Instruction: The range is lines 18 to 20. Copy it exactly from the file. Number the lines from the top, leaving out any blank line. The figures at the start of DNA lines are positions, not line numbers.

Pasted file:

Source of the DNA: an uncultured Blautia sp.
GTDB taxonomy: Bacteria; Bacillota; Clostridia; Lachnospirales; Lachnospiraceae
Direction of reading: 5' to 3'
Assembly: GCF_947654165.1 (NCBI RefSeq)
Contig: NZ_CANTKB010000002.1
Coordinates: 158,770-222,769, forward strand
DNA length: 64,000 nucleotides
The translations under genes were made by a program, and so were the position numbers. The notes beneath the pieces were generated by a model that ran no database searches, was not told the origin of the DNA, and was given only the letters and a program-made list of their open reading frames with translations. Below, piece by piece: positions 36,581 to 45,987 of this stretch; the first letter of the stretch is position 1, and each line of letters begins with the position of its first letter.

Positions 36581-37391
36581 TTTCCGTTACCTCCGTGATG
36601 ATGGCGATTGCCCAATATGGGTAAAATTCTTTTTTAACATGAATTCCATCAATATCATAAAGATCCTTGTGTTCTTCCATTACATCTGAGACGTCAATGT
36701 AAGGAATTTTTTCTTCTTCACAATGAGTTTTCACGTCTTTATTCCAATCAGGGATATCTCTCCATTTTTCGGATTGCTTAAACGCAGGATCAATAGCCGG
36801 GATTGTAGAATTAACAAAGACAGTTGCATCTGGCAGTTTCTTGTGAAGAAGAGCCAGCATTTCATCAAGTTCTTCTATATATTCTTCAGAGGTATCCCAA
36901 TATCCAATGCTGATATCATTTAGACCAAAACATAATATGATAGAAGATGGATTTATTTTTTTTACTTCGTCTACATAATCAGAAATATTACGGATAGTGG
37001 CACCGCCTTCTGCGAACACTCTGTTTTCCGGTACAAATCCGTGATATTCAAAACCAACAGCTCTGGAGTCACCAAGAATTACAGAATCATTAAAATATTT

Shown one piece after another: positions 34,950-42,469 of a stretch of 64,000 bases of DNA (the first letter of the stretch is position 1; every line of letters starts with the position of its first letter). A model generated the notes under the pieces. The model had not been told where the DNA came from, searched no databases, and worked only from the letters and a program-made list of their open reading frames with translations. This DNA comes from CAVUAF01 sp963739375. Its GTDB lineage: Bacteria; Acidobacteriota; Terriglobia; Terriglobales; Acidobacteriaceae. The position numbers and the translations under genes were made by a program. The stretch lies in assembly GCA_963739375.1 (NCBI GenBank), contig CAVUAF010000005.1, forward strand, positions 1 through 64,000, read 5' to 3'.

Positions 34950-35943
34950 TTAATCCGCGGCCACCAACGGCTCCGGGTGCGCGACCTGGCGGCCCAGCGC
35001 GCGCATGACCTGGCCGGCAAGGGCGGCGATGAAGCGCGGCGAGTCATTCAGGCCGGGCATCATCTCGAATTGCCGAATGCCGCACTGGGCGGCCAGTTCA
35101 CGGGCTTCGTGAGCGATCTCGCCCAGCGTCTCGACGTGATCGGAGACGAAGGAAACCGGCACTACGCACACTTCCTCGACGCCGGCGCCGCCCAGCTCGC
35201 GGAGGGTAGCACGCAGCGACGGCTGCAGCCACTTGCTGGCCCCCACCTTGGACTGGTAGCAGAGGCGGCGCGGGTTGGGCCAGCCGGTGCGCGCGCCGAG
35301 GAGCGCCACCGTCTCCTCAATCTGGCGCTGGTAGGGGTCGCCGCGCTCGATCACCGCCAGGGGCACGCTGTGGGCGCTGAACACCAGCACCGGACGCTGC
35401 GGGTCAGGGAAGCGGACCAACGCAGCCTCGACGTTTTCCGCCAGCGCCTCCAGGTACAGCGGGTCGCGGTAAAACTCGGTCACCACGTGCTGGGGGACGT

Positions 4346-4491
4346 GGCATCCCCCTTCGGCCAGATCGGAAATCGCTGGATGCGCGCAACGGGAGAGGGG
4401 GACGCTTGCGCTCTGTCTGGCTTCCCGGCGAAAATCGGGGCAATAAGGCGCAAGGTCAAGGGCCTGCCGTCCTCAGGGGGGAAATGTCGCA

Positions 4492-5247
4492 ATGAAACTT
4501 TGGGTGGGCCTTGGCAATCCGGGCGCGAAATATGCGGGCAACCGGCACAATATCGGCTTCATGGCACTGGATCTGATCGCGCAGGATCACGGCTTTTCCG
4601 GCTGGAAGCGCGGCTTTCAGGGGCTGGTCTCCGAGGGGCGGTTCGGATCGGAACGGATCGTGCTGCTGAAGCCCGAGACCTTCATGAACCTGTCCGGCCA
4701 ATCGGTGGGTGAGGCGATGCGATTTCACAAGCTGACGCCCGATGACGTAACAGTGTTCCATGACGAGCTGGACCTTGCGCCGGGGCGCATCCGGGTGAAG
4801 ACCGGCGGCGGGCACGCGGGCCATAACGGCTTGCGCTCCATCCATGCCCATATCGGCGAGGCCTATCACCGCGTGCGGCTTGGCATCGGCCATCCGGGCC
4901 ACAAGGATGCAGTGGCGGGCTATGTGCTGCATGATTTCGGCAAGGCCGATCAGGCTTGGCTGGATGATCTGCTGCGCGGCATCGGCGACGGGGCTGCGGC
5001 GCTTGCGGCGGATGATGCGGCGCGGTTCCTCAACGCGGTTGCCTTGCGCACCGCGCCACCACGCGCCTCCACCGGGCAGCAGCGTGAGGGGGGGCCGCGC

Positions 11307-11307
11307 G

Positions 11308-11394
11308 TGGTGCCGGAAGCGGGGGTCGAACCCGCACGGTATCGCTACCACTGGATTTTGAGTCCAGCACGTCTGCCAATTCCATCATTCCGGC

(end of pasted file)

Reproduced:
34950 TTAATCCGCGGCCACCAACGGCTCCGGGTGCGCGACCTGGCGGCCCAGCGC
35001 GCGCATGACCTGGCCGGCAAGGGCGGCGATGAAGCGCGGCGAGTCATTCAGGCCGGGCATCATCTCGAATTGCCGAATGCCGCACTGGGCGGCCAGTTCA
35101 CGGGCTTCGTGAGCGATCTCGCCCAGCGTCTCGACGTGATCGGAGACGAAGGAAACCGGCACTACGCACACTTCCTCGACGCCGGCGCCGCCCAGCTCGC